Of God and Caesar

When I was in elementary school one of my favorite language arts units was on Mythology and Folklore. I would love hearing myths about how things were created, and about these larger than life characters in books with beautiful illustrations to capture the imagination. One of my favorite series was about Anansi the Spider, a character from the Ashanti people located in modern-day Ghana. Anansi was a trickster and his hijinx would often cause trouble before he was caught in the same webs he weaved. Anansi was a smooth talker, and would use the power of speech to lure others into achieving his goals and it is often through another’s clever wit that Anansi would be found out and the moral of the tale taught. 

In our Gospel reading this morning Jesus finds himself in a battle of wits with the Pharisees and the Herodians. After flattering him they pose a question: “Is it lawful to pay taxes to the emperor, or not?” Jesus knows that in spite of the flattery, this question does not come from a place of innocent curiosity. His questioners’ words intentions are far more dangerous, regardless of whether he says yes or no. The Pharisees didn’t support paying taxes to the emperor and the Herodians did. So Jesus gives both an object lesson. He asks for a denarius (de-neh-ri-us), a coin used to pay the tax in question. And he asks whose image is on the coin, and what is his title? And they answer that it was the emperor. And Jesus responds: “Give therefore to the emperor the things that are the emperor’s, and to God the things that are God’s.” Hearing Jesus’ response they were amazed, likely confused on how to proceed, and so they left. 

Jesus’ answer is a complex one about the relationship between faith and politics. He does not say that these two spheres exist in isolation from one another. Politics, according to the Mirriam-Webster Dictionary is “The total complex of relationships between people living in society.” Just as the coin bore the image of the emperor, we are created by God and bear God’s own image, which means that we owe God everything. Everything belongs to God, the emperor’s realm included.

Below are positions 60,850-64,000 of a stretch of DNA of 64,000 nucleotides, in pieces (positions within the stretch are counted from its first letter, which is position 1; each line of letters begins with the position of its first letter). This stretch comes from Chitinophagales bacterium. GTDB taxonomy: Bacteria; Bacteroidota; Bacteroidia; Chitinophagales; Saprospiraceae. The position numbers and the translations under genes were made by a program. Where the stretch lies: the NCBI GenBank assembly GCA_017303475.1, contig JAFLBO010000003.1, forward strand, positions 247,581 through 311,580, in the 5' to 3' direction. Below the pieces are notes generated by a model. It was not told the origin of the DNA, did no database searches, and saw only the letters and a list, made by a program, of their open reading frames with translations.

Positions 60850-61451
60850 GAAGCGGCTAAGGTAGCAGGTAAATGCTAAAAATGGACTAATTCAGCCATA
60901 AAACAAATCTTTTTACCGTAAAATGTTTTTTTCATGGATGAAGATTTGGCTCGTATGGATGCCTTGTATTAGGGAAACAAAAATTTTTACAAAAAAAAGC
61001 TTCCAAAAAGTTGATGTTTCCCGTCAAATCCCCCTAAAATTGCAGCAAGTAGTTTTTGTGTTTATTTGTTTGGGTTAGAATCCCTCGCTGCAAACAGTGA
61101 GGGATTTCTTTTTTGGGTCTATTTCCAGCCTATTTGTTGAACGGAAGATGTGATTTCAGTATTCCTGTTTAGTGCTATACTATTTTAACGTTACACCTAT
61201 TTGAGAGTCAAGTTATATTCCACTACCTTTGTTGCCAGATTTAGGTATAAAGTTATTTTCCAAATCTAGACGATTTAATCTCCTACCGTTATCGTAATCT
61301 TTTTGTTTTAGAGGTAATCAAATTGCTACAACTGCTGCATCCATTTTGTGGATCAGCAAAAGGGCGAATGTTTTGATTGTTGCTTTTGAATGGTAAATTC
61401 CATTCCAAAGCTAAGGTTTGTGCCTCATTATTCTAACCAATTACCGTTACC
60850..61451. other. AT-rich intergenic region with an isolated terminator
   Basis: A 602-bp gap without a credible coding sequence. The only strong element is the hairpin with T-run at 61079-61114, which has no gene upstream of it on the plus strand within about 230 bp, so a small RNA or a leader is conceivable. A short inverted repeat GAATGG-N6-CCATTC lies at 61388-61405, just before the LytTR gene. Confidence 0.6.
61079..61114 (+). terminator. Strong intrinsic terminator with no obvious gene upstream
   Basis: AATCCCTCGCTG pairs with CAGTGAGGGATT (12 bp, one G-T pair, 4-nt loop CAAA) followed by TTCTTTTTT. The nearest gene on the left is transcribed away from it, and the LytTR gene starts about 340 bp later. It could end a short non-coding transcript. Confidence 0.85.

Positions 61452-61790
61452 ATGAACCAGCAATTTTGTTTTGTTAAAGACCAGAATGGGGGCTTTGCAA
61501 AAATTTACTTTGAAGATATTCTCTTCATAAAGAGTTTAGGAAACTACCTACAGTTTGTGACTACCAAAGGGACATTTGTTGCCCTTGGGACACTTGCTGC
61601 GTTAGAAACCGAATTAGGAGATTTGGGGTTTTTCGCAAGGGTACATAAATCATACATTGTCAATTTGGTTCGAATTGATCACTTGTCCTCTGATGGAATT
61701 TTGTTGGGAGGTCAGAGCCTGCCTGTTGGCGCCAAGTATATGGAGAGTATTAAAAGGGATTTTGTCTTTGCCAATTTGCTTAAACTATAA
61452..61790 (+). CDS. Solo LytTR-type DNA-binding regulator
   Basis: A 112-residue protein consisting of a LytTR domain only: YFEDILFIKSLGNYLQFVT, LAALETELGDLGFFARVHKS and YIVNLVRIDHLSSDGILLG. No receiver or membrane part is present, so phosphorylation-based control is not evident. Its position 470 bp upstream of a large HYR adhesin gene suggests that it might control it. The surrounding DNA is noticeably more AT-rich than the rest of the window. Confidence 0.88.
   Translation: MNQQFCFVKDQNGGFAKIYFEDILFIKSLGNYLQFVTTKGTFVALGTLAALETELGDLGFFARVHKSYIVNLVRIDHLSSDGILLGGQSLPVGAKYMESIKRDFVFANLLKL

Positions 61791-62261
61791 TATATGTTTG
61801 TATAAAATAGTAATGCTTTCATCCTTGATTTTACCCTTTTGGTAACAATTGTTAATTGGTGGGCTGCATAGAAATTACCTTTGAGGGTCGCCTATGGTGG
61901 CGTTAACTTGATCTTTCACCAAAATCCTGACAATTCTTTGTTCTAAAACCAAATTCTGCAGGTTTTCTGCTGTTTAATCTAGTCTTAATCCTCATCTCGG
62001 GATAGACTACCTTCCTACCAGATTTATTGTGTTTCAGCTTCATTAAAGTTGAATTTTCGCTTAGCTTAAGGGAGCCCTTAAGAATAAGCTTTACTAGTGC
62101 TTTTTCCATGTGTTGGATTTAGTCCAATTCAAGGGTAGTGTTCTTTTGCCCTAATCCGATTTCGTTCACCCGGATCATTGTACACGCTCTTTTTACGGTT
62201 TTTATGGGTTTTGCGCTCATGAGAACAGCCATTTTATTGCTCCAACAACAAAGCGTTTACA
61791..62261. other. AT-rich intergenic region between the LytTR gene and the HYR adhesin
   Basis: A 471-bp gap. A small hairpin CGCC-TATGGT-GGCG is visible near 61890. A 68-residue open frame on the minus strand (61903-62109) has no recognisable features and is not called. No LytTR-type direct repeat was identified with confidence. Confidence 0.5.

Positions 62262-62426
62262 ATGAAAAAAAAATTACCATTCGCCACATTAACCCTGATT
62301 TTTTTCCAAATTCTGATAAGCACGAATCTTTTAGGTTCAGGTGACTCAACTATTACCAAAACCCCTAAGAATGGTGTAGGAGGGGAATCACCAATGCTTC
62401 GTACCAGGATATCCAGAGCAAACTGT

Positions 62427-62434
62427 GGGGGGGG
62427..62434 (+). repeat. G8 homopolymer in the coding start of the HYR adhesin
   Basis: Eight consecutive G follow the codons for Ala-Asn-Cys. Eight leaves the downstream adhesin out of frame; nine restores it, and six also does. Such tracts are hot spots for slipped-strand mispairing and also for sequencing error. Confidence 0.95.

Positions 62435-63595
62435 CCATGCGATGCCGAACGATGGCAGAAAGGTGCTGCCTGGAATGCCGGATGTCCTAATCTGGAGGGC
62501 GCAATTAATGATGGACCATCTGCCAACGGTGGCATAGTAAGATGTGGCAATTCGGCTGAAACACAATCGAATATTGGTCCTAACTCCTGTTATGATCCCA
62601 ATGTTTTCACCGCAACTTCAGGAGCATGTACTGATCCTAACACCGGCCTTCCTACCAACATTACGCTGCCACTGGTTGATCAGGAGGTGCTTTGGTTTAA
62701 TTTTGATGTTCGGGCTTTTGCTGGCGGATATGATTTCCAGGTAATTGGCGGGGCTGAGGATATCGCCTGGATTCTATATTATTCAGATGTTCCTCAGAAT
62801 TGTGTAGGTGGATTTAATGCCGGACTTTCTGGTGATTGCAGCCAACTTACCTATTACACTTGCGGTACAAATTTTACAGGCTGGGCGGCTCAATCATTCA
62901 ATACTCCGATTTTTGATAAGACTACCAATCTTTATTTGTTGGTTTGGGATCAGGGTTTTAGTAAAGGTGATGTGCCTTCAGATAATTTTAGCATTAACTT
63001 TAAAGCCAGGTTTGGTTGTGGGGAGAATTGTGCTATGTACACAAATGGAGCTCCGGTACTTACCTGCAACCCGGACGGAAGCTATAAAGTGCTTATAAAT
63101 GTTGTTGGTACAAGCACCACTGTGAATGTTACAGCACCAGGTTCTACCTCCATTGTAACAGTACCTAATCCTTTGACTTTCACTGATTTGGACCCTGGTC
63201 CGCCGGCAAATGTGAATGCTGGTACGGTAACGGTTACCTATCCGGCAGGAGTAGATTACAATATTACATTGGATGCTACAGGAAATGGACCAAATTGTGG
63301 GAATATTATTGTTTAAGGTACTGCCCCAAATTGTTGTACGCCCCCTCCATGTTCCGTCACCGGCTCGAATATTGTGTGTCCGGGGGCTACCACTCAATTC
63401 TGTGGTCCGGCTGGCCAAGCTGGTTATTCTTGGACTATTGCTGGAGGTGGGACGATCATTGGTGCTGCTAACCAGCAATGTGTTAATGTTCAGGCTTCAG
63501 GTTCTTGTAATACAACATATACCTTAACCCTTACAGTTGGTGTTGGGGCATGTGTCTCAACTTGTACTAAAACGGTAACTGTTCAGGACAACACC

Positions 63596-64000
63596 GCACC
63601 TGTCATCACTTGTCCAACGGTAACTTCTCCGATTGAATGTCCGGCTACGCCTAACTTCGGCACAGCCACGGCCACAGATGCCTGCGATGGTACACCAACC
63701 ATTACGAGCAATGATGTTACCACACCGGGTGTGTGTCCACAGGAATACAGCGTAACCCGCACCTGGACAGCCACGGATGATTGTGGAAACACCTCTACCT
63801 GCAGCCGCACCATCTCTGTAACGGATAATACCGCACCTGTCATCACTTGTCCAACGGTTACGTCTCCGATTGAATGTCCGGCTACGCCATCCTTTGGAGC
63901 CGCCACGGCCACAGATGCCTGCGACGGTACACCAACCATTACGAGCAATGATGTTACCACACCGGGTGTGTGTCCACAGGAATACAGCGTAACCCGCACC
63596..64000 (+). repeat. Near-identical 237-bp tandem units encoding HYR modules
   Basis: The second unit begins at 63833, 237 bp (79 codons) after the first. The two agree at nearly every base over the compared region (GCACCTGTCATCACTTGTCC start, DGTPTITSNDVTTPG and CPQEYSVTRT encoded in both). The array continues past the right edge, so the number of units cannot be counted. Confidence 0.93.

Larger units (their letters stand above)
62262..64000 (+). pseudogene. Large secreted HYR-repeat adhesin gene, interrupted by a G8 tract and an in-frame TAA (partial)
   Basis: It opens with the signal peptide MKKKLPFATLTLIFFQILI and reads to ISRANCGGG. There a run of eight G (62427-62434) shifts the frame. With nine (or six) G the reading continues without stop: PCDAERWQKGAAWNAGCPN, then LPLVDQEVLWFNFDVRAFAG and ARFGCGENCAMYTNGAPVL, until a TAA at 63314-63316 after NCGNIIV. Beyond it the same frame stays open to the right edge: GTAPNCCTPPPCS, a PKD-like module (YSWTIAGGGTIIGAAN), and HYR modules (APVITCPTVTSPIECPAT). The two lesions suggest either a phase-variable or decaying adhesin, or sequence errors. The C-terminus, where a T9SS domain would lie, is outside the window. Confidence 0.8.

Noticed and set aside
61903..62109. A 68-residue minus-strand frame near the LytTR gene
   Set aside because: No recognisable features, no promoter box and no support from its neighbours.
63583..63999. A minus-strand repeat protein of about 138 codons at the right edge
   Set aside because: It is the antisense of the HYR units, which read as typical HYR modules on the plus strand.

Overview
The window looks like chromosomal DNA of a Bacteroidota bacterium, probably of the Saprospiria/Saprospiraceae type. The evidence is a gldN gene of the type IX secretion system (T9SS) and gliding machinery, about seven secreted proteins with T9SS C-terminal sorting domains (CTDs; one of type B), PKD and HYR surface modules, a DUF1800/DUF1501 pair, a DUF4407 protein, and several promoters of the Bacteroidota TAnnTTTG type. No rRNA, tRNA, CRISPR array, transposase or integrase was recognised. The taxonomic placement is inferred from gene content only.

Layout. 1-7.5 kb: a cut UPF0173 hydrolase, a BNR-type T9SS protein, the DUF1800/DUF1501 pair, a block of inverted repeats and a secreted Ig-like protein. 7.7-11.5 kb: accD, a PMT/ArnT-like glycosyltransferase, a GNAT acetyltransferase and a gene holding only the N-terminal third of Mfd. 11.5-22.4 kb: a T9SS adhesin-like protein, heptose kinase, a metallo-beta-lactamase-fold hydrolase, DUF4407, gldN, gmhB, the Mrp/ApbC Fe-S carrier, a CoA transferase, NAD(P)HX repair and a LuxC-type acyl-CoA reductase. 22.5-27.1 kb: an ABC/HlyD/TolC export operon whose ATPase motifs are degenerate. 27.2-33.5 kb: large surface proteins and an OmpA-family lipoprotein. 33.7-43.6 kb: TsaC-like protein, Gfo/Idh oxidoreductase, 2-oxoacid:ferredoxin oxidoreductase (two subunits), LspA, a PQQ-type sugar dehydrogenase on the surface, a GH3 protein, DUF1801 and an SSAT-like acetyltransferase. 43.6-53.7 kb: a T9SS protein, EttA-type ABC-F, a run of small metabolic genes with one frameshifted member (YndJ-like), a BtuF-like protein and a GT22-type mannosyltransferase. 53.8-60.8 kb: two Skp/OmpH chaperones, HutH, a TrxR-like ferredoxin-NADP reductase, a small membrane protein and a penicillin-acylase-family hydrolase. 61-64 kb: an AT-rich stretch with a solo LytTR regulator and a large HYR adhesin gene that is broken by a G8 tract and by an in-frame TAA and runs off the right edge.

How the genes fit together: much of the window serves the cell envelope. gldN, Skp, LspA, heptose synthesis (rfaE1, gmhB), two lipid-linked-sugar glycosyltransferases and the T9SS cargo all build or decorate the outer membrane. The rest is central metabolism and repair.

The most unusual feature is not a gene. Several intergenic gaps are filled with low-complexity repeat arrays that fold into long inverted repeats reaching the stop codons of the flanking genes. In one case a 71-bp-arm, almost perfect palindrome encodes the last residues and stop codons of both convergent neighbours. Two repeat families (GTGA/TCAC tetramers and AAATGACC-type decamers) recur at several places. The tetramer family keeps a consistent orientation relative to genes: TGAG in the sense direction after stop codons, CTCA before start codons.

How do we give to God what belongs to God? One example is to give of our time, talents, and treasures to the church and to organizations that support our ministry goals. But if everything belongs to God, then our spiritual and political lives must converge. That is NOT to say that one political party aligns more than another, however. Jesus’ ministry worked intimately and consistently with the relationships of people in his society, where he lifted up the lowly and oppressed. Jesus’ ministry was political, not partisan. Jesus very clearly does not take sides in the dispute between the Pharisees and the Herodians, but challenges them both in their thinking.

So how can we align our faith and our politics? In a video released on Thursday, Bishop Egensteiner gives one example: voting! Mail in voting is already in progress and in-person early voting begins this coming Saturday. He reminds us that we aren’t Christians some days and U.S. citizens on others, but that we are both simultaneously. As reflections of a loving, forgiving, and gracious God we connect our faith and political lives when the values our faith instills inform our choices. By researching candidates and voting for ones that we find most aligns with what Jesus teaches us, we allow these two realms to coexist. As a result, the endless sacrificial love of God is able to project into the world. The coin very clearly belongs to the emperor, the emperor’s face is engraved upon it, but our first loyalty is always to God, in whose image we are made. Empires rise and empires fall, but God’s Kin-dom will out live them all. To quote theologian Debie Thomas Empires are limited and temporal. God’s realm is eternal and all encompassing.  “Give therefore to the emperor the things that are the emperor’s, and to God the things that are God’s.” The two are inextricably linked. Make a plan and don’t forget to vote!

One Comment on “Of God and Caesar

  1. Pingback: Sunday Worship + October 11, 2020 – Holy Trinity Lutheran Church, Bellerose

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